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What parents need to know
Parents need to know that Orson Scott Card's Ender's Game is a gripping and emotional sci-fi novel, originally published in 1985, that will appeal to older tweens and teens. It's a dystopian novel about kids trained from age 6, mostly by playing computer games, to find a way to wipe out an entire species of alien invaders. The violence is at times quite brutal, as kids kill other kids. And main character Ender is admired for his ruthlessly efficient violence, though he himself is disturbed by it. Some bullying by an older brother is intense and disturbing, and the conclusion to the story is shocking. Author Card is an outspoken proponent of racist and homophobic views. They don't appear in this novel, but they have gotten wide exposure in articles, essays, and social media in recent years. The release of the 2013 film adaptation of the novel was accompanied by controversy due to Card's expressed views and political writings.
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What's the story?
In ENDER’S GAME, the Earth has been attacked twice by aliens called Formics, or more popularly, Buggers, and everyone is sure a third invasion is coming. So the military embarks on a crash program to breed the ultimate military genius to lead the fleet in a pre-emptive attack against the Formic home world. These kids are trained from age 6 in an off-world facility called Battle School, and their training consists mostly of games. Ender Wiggins may be the child they are looking for. Brilliant, compassionate, and tormented, he's better at the games than anyone has ever been. But how can they manipulate a compassionate child into wiping out an entire species, and at the same time give him the skills to do it effectively? The adults who run the school are literally out to save the world: They will stop at nothing to achieve their ends, and one small boy, or even a school full of kids, is nothing but a means to that end.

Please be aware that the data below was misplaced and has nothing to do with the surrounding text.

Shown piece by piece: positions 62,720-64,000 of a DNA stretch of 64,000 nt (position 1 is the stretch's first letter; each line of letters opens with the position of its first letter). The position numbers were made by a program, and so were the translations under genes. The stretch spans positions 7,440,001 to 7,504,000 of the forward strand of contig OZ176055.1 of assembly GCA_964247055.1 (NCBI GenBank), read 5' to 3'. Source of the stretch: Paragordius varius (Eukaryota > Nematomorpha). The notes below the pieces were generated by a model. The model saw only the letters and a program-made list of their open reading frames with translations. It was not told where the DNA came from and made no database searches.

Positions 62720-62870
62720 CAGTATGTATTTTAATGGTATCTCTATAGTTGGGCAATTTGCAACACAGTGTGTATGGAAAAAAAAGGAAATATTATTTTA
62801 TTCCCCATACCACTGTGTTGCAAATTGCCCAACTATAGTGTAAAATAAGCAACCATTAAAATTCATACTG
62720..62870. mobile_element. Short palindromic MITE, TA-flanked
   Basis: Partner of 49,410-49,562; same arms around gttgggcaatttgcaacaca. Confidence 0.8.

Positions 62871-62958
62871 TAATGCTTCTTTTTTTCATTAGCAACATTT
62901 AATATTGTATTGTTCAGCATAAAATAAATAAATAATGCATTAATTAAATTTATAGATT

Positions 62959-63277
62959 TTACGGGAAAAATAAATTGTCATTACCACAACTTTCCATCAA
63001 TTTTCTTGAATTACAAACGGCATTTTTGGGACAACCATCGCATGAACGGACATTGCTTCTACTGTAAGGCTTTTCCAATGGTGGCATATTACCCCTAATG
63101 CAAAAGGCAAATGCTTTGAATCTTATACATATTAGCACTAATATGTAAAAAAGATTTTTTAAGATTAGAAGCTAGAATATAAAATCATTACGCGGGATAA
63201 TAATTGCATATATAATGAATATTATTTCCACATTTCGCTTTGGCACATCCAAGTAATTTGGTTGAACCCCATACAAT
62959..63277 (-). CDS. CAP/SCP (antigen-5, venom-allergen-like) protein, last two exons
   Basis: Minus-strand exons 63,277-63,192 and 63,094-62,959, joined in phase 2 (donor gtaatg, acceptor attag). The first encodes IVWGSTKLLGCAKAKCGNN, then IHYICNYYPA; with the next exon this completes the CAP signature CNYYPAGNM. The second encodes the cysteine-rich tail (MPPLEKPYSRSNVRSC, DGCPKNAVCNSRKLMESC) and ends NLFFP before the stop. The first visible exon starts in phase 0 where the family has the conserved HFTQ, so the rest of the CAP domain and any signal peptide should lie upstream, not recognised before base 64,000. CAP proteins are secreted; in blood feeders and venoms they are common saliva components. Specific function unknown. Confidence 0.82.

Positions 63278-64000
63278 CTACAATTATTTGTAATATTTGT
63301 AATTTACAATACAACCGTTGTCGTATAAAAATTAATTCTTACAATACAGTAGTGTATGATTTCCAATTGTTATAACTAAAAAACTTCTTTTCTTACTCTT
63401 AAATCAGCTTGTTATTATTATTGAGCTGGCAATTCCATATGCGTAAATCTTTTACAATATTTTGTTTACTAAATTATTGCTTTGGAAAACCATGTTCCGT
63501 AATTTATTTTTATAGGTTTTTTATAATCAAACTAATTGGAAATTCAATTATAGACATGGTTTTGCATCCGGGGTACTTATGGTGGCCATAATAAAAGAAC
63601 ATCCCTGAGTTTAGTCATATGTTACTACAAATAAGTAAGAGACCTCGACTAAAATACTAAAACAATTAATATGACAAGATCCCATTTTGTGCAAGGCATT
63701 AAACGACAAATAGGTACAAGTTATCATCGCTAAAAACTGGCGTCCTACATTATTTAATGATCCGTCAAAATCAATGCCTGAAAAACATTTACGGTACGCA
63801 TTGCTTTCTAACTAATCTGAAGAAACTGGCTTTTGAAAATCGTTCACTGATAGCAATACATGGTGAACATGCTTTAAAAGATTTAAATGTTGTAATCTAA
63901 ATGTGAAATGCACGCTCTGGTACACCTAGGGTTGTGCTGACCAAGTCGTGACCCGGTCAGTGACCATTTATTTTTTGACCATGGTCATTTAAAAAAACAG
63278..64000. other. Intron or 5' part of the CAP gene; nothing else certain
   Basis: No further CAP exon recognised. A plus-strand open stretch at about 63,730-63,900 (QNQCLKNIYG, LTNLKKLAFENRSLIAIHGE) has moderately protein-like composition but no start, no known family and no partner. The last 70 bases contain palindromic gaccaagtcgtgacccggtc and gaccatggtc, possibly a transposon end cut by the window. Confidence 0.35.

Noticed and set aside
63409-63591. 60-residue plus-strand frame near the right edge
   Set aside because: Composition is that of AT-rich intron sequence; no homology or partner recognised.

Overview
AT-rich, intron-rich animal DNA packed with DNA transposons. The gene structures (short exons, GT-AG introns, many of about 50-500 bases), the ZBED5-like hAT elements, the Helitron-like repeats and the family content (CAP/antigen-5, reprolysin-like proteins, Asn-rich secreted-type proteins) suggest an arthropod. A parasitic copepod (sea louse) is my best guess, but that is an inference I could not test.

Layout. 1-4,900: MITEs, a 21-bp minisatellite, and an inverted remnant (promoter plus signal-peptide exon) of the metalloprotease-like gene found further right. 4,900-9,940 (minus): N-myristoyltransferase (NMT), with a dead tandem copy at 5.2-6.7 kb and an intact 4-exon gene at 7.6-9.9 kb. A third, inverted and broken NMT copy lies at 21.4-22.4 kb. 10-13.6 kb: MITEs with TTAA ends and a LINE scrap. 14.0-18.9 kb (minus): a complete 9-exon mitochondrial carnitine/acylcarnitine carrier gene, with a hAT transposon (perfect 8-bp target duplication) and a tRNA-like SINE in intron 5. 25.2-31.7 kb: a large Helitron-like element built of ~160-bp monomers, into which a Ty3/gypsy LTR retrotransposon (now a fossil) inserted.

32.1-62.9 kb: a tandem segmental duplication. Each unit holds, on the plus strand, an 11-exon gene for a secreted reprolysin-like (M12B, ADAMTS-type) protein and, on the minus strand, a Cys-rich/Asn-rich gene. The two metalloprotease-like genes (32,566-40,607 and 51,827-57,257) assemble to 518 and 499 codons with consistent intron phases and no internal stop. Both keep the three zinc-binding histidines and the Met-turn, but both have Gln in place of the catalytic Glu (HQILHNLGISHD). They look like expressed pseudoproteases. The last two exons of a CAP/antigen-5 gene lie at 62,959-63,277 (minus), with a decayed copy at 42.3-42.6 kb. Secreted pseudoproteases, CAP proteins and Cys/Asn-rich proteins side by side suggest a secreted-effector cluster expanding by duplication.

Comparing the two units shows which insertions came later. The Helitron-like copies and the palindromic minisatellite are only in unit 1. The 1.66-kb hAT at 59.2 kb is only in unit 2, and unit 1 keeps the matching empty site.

Is it any good?
Considered by some to be the best sci-fi novel ever written, Enders Game hits the trifecta: deeply emotional and character-driven, brilliantly intellectual, and exciting as all get out. This is the kind of book the phrase "page-turner" was invented to describe: Most people finish it in one sitting, unable to put it down.
But the images and ideas linger long after the last thrilling page is turned, making it a perfect discussion book, even for reluctant readers. Its view of politics in the internet age is prescient, especially considering it was published in 1985, and as a treatise on ruthless education it's without peer. Though it wasn't written for children, it has been embraced by middle- and high-schoolers. The violence can be quite disturbing to parents, who might want to preview it.
Talk to your kids about ...
Families can talk about the Battle School in Ender's Game, where kids are trained from age 6 in an off-world facility in which their training consists mostly of games. How do these games train them? Do you see any implications here for our current world?
Ender's Game was originally published in 1985 and won the Nebula Award for best novel that year. Why is it so well regarded? Why does it appeal to readers today?
Do you see a connection between Ender's Game and the Hunger Games trilogy? How are they similar? How are they different?
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